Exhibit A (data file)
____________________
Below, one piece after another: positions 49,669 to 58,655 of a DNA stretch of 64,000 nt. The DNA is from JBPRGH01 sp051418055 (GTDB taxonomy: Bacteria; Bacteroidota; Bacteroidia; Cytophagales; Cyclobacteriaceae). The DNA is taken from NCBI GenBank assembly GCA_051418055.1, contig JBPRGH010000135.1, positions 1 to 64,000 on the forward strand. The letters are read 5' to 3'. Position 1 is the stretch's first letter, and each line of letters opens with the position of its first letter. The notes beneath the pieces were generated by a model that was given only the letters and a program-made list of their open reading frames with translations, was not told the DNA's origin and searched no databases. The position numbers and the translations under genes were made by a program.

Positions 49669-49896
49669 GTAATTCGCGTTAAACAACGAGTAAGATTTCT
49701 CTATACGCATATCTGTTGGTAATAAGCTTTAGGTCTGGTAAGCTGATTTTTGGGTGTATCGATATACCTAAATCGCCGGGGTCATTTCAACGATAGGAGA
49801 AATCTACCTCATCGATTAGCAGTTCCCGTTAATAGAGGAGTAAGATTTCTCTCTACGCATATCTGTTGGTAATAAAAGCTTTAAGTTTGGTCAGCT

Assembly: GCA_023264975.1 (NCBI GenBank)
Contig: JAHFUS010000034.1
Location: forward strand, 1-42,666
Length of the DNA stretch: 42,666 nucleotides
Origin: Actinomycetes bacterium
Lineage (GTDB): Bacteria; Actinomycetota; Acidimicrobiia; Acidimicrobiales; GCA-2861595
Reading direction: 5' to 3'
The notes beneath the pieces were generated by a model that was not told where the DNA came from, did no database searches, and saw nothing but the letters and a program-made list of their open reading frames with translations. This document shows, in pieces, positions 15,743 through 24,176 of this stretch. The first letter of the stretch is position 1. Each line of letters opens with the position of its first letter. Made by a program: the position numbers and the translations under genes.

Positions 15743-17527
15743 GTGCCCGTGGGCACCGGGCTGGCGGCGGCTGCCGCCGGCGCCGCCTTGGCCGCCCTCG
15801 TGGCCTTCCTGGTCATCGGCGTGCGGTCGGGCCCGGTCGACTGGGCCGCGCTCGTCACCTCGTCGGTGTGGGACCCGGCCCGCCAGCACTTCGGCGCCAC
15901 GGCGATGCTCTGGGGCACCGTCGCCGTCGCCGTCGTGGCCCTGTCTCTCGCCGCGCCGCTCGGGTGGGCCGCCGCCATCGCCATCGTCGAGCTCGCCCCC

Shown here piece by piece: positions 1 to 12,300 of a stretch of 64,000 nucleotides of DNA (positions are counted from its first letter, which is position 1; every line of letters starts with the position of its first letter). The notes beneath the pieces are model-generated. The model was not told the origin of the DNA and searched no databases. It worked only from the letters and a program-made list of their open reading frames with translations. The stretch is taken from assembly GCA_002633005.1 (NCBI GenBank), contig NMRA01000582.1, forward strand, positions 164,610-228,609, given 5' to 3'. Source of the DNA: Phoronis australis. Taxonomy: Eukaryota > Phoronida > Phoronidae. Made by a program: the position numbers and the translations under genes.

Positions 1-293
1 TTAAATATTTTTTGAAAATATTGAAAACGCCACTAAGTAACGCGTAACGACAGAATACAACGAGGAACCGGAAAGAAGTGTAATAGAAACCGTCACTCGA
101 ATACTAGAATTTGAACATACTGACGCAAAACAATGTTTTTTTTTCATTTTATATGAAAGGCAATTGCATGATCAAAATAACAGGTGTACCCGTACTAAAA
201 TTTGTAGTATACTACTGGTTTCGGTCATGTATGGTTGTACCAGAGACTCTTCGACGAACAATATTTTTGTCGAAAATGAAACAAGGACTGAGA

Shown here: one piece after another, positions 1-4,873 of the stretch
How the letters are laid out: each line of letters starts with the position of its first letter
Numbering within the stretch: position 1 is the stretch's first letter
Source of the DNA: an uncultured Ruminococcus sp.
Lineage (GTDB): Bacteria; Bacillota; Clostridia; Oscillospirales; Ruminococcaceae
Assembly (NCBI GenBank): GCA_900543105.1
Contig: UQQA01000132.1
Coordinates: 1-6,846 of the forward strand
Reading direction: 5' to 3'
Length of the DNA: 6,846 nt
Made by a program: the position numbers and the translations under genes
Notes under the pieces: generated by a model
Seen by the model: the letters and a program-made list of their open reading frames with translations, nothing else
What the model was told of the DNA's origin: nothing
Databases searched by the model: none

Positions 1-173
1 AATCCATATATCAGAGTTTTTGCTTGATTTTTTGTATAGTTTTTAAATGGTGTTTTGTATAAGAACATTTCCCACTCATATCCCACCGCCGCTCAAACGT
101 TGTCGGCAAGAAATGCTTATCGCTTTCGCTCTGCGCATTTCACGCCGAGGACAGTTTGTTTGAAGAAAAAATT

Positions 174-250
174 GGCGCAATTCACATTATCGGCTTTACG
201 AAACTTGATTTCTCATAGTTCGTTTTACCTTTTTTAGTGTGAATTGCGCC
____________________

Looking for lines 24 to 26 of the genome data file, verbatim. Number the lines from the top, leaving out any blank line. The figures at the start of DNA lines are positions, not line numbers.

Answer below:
How the letters are laid out: each line of letters starts with the position of its first letter
Numbering within the stretch: position 1 is the stretch's first letter
Source of the DNA: an uncultured Ruminococcus sp.